There is also a STAMINA and ULTRA STAMINA mode under the battery settings. The normal STAMINA mode allows you to gain some additional use time by turning off some pre-defined features. The ULTRA STAMINA mode turns your phone into a basic phone with a limited set of core apps. Probably good for times when you go areas where you have no data but can call/text. That, or a night out when you’ve forgotten to charge your phone, the battery is low and you need to make sure you can get a hold of your group if you get separated.
As far as the camera is concerned, it’s not going to win awards. For the average person, it’s a decent camera and will get the job done for simple situations. However, the auto-focus isn’t as fast as its competitors, low-light photography generates more noise in photos when compared to other phones, and the Bokeh app is limited to 8MP, has poor edge detection and thus introduces a lot of artifacts into your portrait shots. Sony makes great camera sensors, but they don’t seem to utilize them effectively in their own smartphones. Lack of optical image stabilization (OIS) means videos are shaky and jittery while photos can come out blurrier, even despite Sony’s efforts to use electronic image stabilization (EIS). Other flagships are using OIS and in some cases, both OIS and EIS.
From my experience, you have to do more work than relying on auto-mode to take a memorable picture with the XZ2. They say the best camera is the one you have in your pocket, but in this case, I’d rather carry my bulky DSLR if my only alternative was the XZ2. I’ve used many other flagship phones where I felt auto-mode was all I needed and that my DSLR wasn’t necessary, but the XZ2 isn’t going to pull any instagram-worthy shots unless you’re more camera-savvy than the average person. If I feel like I have to work hard to get a great shot with the XZ2, I might as well bring a camera that I can really control. The XZ2’s camera is simply not up to par with 2018 flagships. The reality is that the average person is a bad photographer, and other modern flagship phones are making it substantially easier for the average person to take beautiful, noteworthy photos that could rival photos taken with much more expensive gear.
The XZ2 has a set of front-firing stereo speakers. They’re not as loud as some other phones, but they’re clear while avoid distorting/clipping. There’s a dynamic vibration feature which will listen to whatever audio you’re playing and the phone will vibrate with the bass frequencies. It’s there to seemingly replicate a subwoofer, but its effectiveness is going to depend heavily on what audio you’re listening to. In short, you won’t get vibrations for bass kicks as often as you will bass synths and bass guitars.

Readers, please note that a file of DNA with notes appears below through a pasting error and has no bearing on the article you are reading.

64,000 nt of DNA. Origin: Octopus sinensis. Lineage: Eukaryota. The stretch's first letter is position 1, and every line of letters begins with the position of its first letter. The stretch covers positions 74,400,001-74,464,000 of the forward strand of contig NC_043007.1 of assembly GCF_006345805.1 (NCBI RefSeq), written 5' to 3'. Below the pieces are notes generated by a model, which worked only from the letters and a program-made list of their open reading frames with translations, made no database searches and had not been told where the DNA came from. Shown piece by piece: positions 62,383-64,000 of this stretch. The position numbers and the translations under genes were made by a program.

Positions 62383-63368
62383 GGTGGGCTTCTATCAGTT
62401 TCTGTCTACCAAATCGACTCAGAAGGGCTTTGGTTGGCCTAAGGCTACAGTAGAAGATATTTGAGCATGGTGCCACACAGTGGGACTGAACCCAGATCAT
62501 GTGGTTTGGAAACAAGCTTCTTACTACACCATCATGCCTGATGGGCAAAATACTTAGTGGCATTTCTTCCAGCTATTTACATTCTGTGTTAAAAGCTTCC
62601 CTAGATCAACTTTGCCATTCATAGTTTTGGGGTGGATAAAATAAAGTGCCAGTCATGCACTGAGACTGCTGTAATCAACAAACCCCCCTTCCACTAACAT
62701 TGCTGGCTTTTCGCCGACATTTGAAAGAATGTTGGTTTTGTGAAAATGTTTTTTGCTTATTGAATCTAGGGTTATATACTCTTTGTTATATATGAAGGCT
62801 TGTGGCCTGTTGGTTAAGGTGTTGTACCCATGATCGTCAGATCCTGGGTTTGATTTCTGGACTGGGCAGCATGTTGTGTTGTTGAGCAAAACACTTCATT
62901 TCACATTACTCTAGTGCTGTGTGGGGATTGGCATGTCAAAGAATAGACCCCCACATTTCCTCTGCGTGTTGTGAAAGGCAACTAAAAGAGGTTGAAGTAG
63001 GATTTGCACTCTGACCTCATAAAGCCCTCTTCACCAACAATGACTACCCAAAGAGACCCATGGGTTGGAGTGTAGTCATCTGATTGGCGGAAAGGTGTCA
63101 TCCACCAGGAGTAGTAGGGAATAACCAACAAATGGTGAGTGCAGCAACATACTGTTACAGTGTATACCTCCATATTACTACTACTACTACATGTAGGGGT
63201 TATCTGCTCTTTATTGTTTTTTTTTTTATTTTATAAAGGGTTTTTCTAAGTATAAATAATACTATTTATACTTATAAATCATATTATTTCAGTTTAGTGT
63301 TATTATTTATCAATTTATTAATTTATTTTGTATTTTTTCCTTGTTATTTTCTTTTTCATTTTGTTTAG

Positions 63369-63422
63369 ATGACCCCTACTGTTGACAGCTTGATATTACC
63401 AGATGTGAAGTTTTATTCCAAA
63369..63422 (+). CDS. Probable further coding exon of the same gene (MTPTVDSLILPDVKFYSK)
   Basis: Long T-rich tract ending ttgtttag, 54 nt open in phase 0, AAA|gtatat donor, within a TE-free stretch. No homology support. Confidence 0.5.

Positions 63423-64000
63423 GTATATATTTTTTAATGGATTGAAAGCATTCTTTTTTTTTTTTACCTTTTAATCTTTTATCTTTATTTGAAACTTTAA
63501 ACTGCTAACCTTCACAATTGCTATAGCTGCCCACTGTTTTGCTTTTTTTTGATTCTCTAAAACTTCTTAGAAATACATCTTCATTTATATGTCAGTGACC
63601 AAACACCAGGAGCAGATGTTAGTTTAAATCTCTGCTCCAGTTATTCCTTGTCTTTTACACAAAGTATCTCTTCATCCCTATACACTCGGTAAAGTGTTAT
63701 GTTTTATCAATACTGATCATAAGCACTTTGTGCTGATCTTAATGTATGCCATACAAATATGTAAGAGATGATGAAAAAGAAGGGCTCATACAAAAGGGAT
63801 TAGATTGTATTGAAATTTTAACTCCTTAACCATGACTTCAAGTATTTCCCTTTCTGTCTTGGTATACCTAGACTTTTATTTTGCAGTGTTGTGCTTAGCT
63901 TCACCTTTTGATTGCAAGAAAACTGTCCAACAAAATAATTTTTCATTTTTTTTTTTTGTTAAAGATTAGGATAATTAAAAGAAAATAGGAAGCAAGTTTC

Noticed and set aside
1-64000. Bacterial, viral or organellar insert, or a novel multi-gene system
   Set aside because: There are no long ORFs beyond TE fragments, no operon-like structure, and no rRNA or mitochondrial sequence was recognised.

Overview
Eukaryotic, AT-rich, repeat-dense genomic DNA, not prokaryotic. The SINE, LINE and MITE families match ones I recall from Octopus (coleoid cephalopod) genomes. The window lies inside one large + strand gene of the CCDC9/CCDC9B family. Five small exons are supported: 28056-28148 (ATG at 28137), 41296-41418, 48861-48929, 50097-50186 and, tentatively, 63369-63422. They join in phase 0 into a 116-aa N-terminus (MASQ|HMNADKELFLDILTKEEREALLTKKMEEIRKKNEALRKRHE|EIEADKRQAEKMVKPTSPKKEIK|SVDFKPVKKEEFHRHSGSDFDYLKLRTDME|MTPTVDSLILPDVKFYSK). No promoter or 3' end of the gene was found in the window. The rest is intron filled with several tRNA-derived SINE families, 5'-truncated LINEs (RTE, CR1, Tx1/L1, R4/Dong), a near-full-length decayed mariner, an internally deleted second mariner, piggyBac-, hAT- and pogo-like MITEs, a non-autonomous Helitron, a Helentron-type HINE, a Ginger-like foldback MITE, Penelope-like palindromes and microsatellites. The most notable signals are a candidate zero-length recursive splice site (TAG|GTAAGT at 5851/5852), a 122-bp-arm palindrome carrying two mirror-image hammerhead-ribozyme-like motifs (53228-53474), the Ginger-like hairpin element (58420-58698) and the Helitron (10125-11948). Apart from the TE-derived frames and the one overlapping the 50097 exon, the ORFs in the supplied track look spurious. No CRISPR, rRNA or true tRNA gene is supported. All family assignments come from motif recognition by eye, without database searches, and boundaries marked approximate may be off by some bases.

As for the headphone jack—there isn’t one. The DAC and Amplifier, however, are integrated into the XZ2, rather than the dongle, itself. The dongle is simply an analog passthrough to the XZ2’s internal DAC and Amp. From my testing with a few headphones ($200 to $1000), the audio quality was comparable to a 3.5mm dongle (with DAC/Amp in the dongle). That being said, it isn’t going to provide enough power to drive high-impedance headphones to higher volumes. So while I wish the XZ2 had an audiophile headphone jack, I’m glad that they at least included their own DAC/Amp which requires a cheaper passthrough dongle, rather than something more expensive.
OTHER ISSUES & NOTES:
- I’ve noticed some finicky behavior with the GPS while driving on the highway. I’ve lost GPS signal a few times, something I’ve not had happen with other phones.
- While on T-Mobile, I’ve had some issues getting data in some areas, but not in others. This could be something to do with new LTE-Advanced spectrum in my area. This is my first LTE-Advanced phone. That being said, I’m only getting about < 5Mbps download on LTE-Advanced.
- No Wi-Fi Calling (this is a serious deal-breaker for many)
- Dual SIM functionality is limited, as with many Dual-SIM phones. The XZ2 has only one modem, which both SIMs share. You can specify which SIM handles calling, texting and data. You can also have calls be forwarded from one SIM to the other while one SIM card is unreachable.
Given how many cons I’ve had to list against the XZ2, I simply cannot recommend it to someone looking for a new smartphone in 2018. At its MSRP, it has quite a few flaws that I think are difficult to overlook. I would still recommend quite a few smartphones from 2017 over this 2018 flagship, and that’s quite unfortunate. It just goes to show that Sony’s Xperia design team needs to focus on delivering a design with features that truly rival the competition.